• Wednesday, Aug 17, 2022
  • Last Update : 04:24 pm

OP-ED: Have we succeeded in shifting to digital classrooms?

  • Published at 04:34 am May 29th, 2021
online education

The sorry state of education has been one of the government’s biggest Covid-time failures

Honestly, I’m not one of those who always thinks the government has no control over the people, who should have been forced to stay inside their homes. The government has announced a lockdown and no one cares to listen to the government. Yes, this is what everybody, the table-talkers, as well as the eminent and wise analysts, think. They also laugh about it.

My thesis is a bit different. We, who are laughing about it, are not in the government’s shoes. I may be managing a family, a think-tank, a company, or an organization. That’s pretty easy when I have a steady income to carry on. 

On the other hand, the government is managing the state of affairs that involves 170 million mouths. Our government is also managing its diplomatic ties and trade relations in the international arena, an arena teeming with foxes and hounds of prey.

The government has a million things to do. I understand that.

However, it doesn’t also mean that the government has done and is doing everything right. For example, to my mind, the schooling of our children is in shambles, to comment on the situation with a soft diction.

The schools have been closed for 15 months now. The year-end exams were not held. The students were assessed on the basis of assignments and were given some kind of auto-promotion or grades. The school-children have been and are continuing online classes on a limited scale and a great divide between digital haves and digital have-nots is quite visible.

This year, the government has decided not to allow any auto-promotion and is now mulling over organizing SSC and HSC exams.

The students at the university level have continued their classes on the digital platforms, but the administrations couldn’t arrange any admission tests.

The authorities have recently said the classes would resume on June 12, 2021. They have also said these decisions were being taken on the basis of advice from the health care experts: The classes will resume once the Covid situation normalizes.

The fact that I fail to understand is: Why are we considering that this virus could be contained any time soon? And how long should we wait for, to resume education for about 40 million school-going children? Why are we still not accepting that this is a new normal era and we must design our lives according to the norms of a new normal lifestyle? What’s taking so long for us to realize that fact?

Another question: Are the students all locked in homes due to Covid? Some are, but most aren’t. Let’s think about it.

We have been watching the virtual press briefings of the education ministry. However, there’s an empirical lack of clear strategy and plan regarding the educational institutions. I’m sure the ministry has something in mind to keep the institutions closed. We believe that it needs to express its thinking to the public to avoid any kind of misunderstanding. The news media has reported that teaching on digital platforms has not been very successful in the last 15 months. Most students didn’t have adequate access to internet connections and devices to continue their lessons online. An enormous portion of the students didn’t find their lessons fathomable and interesting on digital platforms. On the other hand, the teachers haven’t displayed the expected extent of responsibility while imparting the lessons.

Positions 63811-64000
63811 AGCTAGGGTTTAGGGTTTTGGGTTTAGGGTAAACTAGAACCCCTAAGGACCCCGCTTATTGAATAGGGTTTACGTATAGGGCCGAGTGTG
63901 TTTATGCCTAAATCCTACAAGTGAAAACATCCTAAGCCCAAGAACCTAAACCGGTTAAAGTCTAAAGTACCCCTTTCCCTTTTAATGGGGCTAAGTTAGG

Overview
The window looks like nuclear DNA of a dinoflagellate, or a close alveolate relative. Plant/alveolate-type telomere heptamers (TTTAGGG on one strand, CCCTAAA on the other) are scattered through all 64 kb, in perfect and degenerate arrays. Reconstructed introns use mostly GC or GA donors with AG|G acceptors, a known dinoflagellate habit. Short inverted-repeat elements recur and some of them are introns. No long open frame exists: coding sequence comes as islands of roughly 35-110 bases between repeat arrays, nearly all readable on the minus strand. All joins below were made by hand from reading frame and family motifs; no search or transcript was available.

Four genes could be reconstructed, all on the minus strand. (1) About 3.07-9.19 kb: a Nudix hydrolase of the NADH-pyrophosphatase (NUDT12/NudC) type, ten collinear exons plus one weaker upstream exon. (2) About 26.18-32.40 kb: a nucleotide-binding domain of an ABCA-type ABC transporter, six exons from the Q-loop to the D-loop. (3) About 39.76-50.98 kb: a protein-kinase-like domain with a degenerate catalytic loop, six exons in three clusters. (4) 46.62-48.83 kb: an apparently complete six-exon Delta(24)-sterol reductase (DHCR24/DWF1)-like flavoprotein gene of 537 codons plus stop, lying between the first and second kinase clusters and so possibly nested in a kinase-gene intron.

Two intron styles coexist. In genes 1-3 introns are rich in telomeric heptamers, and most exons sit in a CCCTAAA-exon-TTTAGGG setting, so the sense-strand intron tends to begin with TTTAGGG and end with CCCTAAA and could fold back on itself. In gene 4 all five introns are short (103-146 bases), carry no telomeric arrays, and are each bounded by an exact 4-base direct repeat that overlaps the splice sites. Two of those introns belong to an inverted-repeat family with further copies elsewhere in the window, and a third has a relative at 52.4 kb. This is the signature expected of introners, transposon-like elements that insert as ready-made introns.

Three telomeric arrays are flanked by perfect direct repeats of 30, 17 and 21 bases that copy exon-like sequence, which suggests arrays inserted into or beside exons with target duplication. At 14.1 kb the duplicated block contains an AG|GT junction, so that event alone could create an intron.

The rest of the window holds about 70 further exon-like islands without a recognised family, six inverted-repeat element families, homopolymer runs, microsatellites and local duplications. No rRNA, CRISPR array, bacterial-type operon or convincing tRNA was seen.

Now, I believe the last 15 months were our best opportunity for formalizing education on digital platforms, but we miserably missed the train. If we really want a digital revolution, let us start with the classrooms. If we can successfully accomplish digital finances, what’s stopping us from doing the same when it comes to education?

I believe there’s a lack of will regarding this. There’s no dearth of companies that are engaged in digital business, and they also seem to have done very little for education on digital platforms. We also didn’t see anybody talking about the future of education in digital means.

Do we know what our children, who have digital access, are doing right now with technology? Well, the news media claims they have engaged themselves in online games. It has gone to an extent of addiction for them. Why wouldn’t they? They have all the time in the world and they don’t know what to do with it.

Consider a scenario. The parents of all these children don’t need to work; the government provides the monthly allowances for them and they can stay home all day and teach their children. But that’d never happen, and the children would certainly require schooling. But as the physical schools are closed, what would they do? What would we do? Wouldn’t we look for a really “workable” alternative way to impart education? The only way right now to accomplish that is the digital way.

Poor us; we couldn’t come up with a sound solution to digital classrooms. With a “digital” tagline, we should have done much better. By now, we should have designed a concrete strategy that would have enabled our children to be educated as much as in the physical classroom. The effectiveness of the current state of affairs of digital classrooms is far from our expectation from a government that has dreams for digital development.

Let’s be serious about materializing the dream.

Ekram Kabir is a yogi, a story-teller, and a communications professional. His other works can be found on ekramkabir.com.